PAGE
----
It’s time for my end-of-year awards!
Ah, 2011—the year of disco, accordion, and whistling in Kpop. This year I look back on some of my favorites (and not-so-favorites). These are obviously just my opinions, so please feel free to link me to great songs/MVs I’ve missed. I need some new music. :)
The award for Succeeding Despite Controversy goes to…
YG Entertainment in general. My God, what was it—at least three major scandals? BIGBANG’s Daesung was involved in a car accident in which a man sadly died, BIGBANG’s G-Dragon tested positive for marijuana, 2NE1’s animated music video “Hate You” was accused of being anti-Japanese due to some unfortunate coincidences to the damaged Fukushima Daiichi nuclear plant, YG forbid plastic surgery from its new girl group (thereby implying that members in its other groups may have had plastic surgery)…all in all it looked like it would be nothing short of a disastrous year for the company.
And yet both BIGBANG and 2NE1’s output this year was incredible, with special nods to BIGBANG’s “Love Song” and 2NE1’s “I Am The Best.” These songs helped garner the groups international attention, culminating in BIGBANG taking home MTV’s “Best Worldwide Act” award and 2NE1 receiving MTV IGGY’s “Best New Band in the World,” amongst other awards. Korea and Japan may care about controversy, but it seems the international community is generally willing to overlook it as long as you are producing great music.
I have a post in the works on the music videos of “billion-dollar babies” 2NE1, so I won’t go on about them here, but let’s just say it was a very impressive year.
The award for Biggest Letdown goes to…
(Oh, how it pains me to say it) SM Entertainment in general. Superb promotion, excellent groups, but their music videos had lots of room for improvement. Both Super Junior’s “Mr. Simple” and SNSD’s “The Boys” released amazing photo teasers before their comebacks. SuJu’s had bright, bold colors and an unusual circus-esque feel.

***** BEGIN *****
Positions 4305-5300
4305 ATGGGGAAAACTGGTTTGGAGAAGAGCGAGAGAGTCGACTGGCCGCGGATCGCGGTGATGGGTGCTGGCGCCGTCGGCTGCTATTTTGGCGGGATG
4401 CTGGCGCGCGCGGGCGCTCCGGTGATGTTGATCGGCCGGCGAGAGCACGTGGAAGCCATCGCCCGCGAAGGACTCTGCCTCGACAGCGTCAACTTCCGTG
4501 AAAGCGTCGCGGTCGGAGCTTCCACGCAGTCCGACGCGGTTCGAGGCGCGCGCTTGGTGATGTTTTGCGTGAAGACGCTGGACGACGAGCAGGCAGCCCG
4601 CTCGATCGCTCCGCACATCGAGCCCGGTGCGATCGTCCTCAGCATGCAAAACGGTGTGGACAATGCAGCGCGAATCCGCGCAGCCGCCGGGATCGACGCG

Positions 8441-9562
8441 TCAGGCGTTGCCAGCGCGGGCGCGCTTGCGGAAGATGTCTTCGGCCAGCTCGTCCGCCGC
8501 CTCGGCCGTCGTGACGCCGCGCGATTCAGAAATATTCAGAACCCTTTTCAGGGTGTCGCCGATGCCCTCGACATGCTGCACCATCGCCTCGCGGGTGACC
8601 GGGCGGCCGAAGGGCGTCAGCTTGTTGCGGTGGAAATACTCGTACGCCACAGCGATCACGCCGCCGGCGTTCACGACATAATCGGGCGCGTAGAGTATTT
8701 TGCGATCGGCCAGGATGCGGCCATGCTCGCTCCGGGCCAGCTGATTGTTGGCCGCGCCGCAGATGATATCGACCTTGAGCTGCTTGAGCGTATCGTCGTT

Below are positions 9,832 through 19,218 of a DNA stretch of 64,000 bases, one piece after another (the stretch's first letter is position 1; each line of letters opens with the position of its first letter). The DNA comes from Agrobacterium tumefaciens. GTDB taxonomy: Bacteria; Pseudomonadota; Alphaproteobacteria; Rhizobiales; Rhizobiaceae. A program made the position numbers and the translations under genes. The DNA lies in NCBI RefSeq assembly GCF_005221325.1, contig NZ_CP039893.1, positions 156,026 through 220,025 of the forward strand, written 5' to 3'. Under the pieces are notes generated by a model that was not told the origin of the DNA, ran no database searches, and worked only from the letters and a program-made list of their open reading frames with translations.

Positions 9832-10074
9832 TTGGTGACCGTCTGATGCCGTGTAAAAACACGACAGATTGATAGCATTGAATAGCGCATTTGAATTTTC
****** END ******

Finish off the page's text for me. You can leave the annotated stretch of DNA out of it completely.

SNSD’s were even more enthralling with a fantasy/fairy tale theme.
Speculation ran wild with excitement at what the new music videos would entail…and then the teasers were released. It quickly became clear that we were in for a year of the same old stuff from SM: sterile backgrounds, no storyline, random clothing, random visual effects, disjointed songs that didn’t match anything, etc. The dances were cool, I’ll give them that, and I found the songs eventually catchy enough to buy, but there was certainly nothing there to “blow my mind.” I felt that they had the potential to do something new and different but instead stuck with a more expensive version of the old.
Furthermore, SHINee, my heart and joy, absolutely stagnated by busily remaking their amazing Korean music videos into cringe-worthy Japanese ones—including “Replay,” my least favorite of their MVs. And while I have personally contributed the majority of the 28 million views on the Korean version of “Lucifer,” I couldn’t watch the Japanese version more than a few times before shuddering.
f(x) impressed me mildly with “Danger” and less so with “Hot Summer,” but I’d prefer if they were given original content instead of covering other people’s hits.
And I’ll go ahead on the obligatory DBSK rant, because in general neither HoMin’s songs in TVXQ nor JYJ’s new songs are as good as DBSK’s output was to me. It seems like both groups are still musically adjusting to the separation. I love both sets of guys, but JYJ’s stuff is almost too emotional, brimming with the melodrama, while on the other end of the spectrum TVXQ’s seems like it has less substance, almost soulless even when they’re singing ballads. Still, I guess I should count myself lucky that everybody still gets to perform and share their works—and get experience composing things, too!
The award for Most Successful Comeback goes to…